Apr 2, 2015 11:13 AM
NH1 Political Director - NH1.com
CONCORD - George Pataki's taking a big step towards running for the White House.
The former three-term New York governor, who's seriously considering a bid for the GOP presidential nomination, Thursday announced the initial members of a New Hampshire Steering Committee for his political action committee, the We the People, not Washington PAC. And Pataki also opened up office space in Manchester for his PAC.
And unlike many of his potential rivals for the Republican nomination, Pataki took a firm stand against Indiana's controversial religious freedom law, saying "I don't think any private business should be able to discriminate against people because they might be gay."
And he was critical of some of the GOP presidential contenders who've strongly supported the measure.
Since last November's midterm elections, Pataki's made more visits to the first-in-the-nation primary state than any of the other likely Republican White House hopefuls. But for the first time, Pataki took concrete steps towards launching a campaign.
"We're taking a couple of more significant steps. We're opening an office on Lowell Street in Manchester right across from the Red Arrow and we announced a steering committee for our PAC, including two Republican state senators, a former state senator, some local officials and community leaders, and I'm pleased to have so many people who are joining the cause to get the message out," Pataki said in a one-on-one interview Thursday morning with NH1 News.
The two state senators are John Reagan and Nancy Stiles. They are the first of the 14 Republican state senators in New Hampshire to back someone in the hunt for the 2016 presidential nomination.
If he runs, Pataki will be a longshot to win the nomination. He's been out of office for nine years, lacks national name recognition, and is already witnessing former Florida Gov. Jeb Bush and New Jersey Gov. Chris Christie poaching into his New York based donors.
"I understand I have a long uphill fight to even become the Republican nominee," he acknowledged.
But Pataki added that "I've always had long uphill fights. I did when I ran in New York against Mario Cuomo. No one thought I could run."
Pataki counter-programs on Indiana law
Pataki was happy to discuss Indiana's Religious Freedom Restoration Act. The law has set off a national controversy, with critics and even some supporters saying the measure would allow businesses to deny service to lesbian and gay customers if that service would offend their religious beliefs. Many businesses, organizations, politicians and many celebrities have slammed the law, with some of them cancelling events or business in Indiana.
Lawmakers in Indianapolis are now working to "fix" the measure. And Republican Gov. Asa Hutchinson of Arkansas changed course, vowing not to sign a similar measure in his state until it's altered.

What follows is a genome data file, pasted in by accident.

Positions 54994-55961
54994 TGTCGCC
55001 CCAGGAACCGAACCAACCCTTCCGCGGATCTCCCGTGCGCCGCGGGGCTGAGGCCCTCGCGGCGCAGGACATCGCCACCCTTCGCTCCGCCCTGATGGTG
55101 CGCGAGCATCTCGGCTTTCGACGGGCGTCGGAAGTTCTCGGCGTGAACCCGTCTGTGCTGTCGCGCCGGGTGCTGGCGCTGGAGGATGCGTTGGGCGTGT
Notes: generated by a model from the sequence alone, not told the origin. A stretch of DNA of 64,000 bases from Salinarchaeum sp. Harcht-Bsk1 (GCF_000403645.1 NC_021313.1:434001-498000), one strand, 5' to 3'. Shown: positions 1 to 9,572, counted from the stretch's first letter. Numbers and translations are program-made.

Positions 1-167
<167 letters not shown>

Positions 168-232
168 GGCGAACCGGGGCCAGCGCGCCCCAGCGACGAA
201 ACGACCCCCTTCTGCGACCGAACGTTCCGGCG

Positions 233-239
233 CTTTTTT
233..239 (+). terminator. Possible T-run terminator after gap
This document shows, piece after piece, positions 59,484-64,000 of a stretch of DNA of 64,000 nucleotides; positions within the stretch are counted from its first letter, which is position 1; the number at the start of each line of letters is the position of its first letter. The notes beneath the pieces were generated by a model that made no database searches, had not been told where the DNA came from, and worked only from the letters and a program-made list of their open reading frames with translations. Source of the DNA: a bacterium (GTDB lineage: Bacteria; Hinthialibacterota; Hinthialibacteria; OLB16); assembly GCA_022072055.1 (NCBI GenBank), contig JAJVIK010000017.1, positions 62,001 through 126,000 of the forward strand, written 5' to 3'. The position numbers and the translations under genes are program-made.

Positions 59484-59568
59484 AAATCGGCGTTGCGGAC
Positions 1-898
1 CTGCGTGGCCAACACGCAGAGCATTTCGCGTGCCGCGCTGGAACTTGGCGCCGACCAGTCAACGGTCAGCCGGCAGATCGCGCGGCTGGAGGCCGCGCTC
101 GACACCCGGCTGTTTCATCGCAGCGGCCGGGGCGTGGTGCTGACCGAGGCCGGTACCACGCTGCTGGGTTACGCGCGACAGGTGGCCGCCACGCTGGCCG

Pataki said the "the fact that my party has always represented freedom for all Americans is one of the reasons I joined the Republican Party and have been so proud to be a part of the Republican Party. I think today in the 21st Century we have to continue to be a party that is against discrimination, against discrimination on any basis, certainly on sexual orientation and I don't think any private business should be able to discriminate against people because they might be gay and it's just a very simple philosophy. We're all Americans. We're all in this together."
Asked if he's concerned that his opposition to the Indiana law could hurt his nomination chances with social conservative voters, who are very influential in the GOP primaries and caucuses,
Pataki responded "you can't worry about it. And you believe what you believe and I think the American people want someone who's going to be honest with them and tell them what they feel."
Pataki then took a not so veiled shot at some of the GOP presidential contenders who've come out in support of the Indiana measure.
"It's disappointing to me some Republicans who were so supportive of the law and then the next day to a different crowd they were saying ‘well maybe they should change the law'. And then Gov. Hutchinson of Arkansas, actually a friend of mine, vetoed a similar law, and so now they're rethinking. You shouldn't need a poll. You shouldn't' need a consultant. Either you believe something is right or not. And in my case human rights, dignity, non-discrimination, for every American is just something I deeply believe as a Republican," Pataki said.
More retail for Pataki
After speaking with NH1 News, Pataki headed out on a two-day swing through northern New Hampshire, which will include retail stops in Littleton, Whitefield and Lancaster.
Pataki believes that the Granite State's tradition of retail politics levels the playing field for a longshot like him.
"One of the things that's terrific about New Hampshire being the first primary is that it's so retail. People want to meet you. They want to shake your hand. They want to sit down across the coffee table and not just listen to what you have to say but have you listen to what they they're saying. And I think that's the best type of politics," Pataki said recently.
Last month, at a Saint Patrick's Day breakfast and roast in Nashua, Pataki made fun of himself, saying "it's hard for me to be funny this early in the morning. Actually it's hard for me to be funny anytime."
And Pataki, who's flirted with running for the White House a couple of times in the past, added that Donald Trump, who's also once again considering a presidential bid, is "the only person in America who has flirted with running for president longer than I have."
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